Rosetta is a series of software compatibility layers used in several versions of macOS, during periods when Apple transitioned its computer lineup from one processor architecture to another. They allow users to continue using older applications on new computers while giving developers time to update their software. The first version of Rosetta allowed applications written for PowerPC-based Macs to run on Intel-based ones; the second version allowed Intel applications to run on Apple Silicon Macs.

The name "Rosetta" comes from the Rosetta Stone, the artifact used to translate Egyptian hieroglyphs.

Mac OS X 10.4.4 "Tiger" included the first version of Rosetta during Apple's transition to Intel x86 processors. It operated without any user intervention, automatically translating PowerPC applications into Intel-compatible versions as they ran. Since this process requires processing power, some applications ran slower through Rosetta on Intel-based Macs than on PowerPC processors. This version of Rosetta was removed from Mac OS X in version 10.7 "Lion" after the transition to Intel was completed.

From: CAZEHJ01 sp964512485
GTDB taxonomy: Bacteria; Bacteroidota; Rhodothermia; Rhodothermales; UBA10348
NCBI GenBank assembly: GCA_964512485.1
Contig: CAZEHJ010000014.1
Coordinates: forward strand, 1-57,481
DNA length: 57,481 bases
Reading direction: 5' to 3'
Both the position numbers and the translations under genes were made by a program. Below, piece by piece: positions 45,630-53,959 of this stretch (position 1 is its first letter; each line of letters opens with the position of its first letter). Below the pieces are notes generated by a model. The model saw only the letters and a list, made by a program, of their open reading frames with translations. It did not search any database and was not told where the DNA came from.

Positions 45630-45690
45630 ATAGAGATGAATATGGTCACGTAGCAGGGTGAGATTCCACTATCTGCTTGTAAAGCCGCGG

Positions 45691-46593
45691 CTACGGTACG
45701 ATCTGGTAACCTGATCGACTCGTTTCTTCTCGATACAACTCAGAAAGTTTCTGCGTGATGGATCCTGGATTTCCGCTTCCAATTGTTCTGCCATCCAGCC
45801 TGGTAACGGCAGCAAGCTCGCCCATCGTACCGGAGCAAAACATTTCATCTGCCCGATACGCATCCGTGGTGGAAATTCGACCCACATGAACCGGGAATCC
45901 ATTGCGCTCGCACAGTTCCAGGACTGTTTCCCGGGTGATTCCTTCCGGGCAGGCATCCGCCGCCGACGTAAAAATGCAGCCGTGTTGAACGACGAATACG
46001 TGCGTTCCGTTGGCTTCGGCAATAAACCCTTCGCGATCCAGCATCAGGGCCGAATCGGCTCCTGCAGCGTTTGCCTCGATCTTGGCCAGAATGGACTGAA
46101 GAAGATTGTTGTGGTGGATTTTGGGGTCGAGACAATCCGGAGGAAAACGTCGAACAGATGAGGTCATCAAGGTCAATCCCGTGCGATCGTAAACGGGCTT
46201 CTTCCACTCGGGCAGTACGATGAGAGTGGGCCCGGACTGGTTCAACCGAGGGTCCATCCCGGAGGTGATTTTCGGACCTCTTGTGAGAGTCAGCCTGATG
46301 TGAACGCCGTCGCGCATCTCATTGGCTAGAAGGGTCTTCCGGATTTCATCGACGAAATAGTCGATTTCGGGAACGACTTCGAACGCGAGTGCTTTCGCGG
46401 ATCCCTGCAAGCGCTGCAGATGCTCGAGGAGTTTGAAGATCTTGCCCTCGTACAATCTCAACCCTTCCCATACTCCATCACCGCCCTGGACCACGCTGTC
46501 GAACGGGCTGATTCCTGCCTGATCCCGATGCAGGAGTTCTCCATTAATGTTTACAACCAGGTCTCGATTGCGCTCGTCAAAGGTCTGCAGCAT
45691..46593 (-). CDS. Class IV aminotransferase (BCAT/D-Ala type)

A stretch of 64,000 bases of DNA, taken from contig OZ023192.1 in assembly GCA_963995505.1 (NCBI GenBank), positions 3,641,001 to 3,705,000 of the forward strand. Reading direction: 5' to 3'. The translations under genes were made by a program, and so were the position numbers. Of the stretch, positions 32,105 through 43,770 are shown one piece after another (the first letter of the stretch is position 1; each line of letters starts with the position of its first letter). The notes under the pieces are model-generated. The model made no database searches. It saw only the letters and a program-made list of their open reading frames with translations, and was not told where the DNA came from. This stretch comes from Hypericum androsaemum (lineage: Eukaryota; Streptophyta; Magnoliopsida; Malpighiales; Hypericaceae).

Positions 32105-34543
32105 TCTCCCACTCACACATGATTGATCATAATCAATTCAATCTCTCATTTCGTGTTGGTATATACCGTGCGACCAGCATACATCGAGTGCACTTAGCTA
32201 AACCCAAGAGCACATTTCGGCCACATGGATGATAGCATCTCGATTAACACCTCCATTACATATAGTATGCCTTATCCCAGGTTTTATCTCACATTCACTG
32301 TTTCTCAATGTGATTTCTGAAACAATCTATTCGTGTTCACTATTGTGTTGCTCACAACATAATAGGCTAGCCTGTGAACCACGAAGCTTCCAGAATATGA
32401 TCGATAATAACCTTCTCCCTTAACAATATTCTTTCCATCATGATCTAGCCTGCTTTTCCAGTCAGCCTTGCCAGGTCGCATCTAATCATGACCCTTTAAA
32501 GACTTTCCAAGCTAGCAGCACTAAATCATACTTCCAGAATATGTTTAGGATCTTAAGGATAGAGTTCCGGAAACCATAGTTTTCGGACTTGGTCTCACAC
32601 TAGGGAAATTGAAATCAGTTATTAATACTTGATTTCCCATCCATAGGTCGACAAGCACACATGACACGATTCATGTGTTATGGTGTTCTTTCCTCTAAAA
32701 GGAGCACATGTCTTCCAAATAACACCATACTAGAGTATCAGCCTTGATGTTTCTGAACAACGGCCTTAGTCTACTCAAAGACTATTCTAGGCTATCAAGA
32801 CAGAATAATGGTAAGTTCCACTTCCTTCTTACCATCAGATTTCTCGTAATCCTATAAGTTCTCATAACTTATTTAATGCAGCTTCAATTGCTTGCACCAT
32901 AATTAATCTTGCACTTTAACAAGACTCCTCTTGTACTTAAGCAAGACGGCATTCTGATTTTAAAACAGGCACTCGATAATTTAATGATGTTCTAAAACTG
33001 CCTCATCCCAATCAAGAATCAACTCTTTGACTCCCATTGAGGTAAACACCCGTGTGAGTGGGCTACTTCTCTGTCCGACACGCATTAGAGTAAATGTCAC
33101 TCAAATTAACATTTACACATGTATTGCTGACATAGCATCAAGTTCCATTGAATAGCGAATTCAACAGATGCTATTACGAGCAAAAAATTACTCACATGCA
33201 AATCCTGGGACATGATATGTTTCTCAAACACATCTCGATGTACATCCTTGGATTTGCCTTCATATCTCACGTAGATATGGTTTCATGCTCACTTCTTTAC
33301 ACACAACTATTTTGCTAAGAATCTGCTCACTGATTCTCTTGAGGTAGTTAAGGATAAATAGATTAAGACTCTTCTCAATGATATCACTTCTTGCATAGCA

A second version of Rosetta was introduced in macOS 11 "Big Sur," as Apple began another processor architecture transition from Intel x86-64 processors to their own ARM-based Apple Silicon processors. This version of Rosetta translates applications written for Intel Macs to run on Apple Silicon and does so when the apps are installed rather than at runtime. Translating them ahead of time means that most applications run just as fast, if not faster, through Rosetta on Apple Silicon than on the Intel Macs they were written for.

NOTE: You can check an application's architecture by selecting the application icon in the Applications folder and choosing "Get Info" from the File menu (or pressing Command-I). If the Kind is listed as "Application (Intel)," it is an Intel app that will run through Rosetta; if it says "Application (Universal)," the application's developer compiled it for both Intel and Apple Silicon processors; if it appears listed as "Application (Apple Silicon)," it was developed only for Apple Silicon Macs and will not run on Intel Macs.

Updated February 2, 2023 by Brian P.

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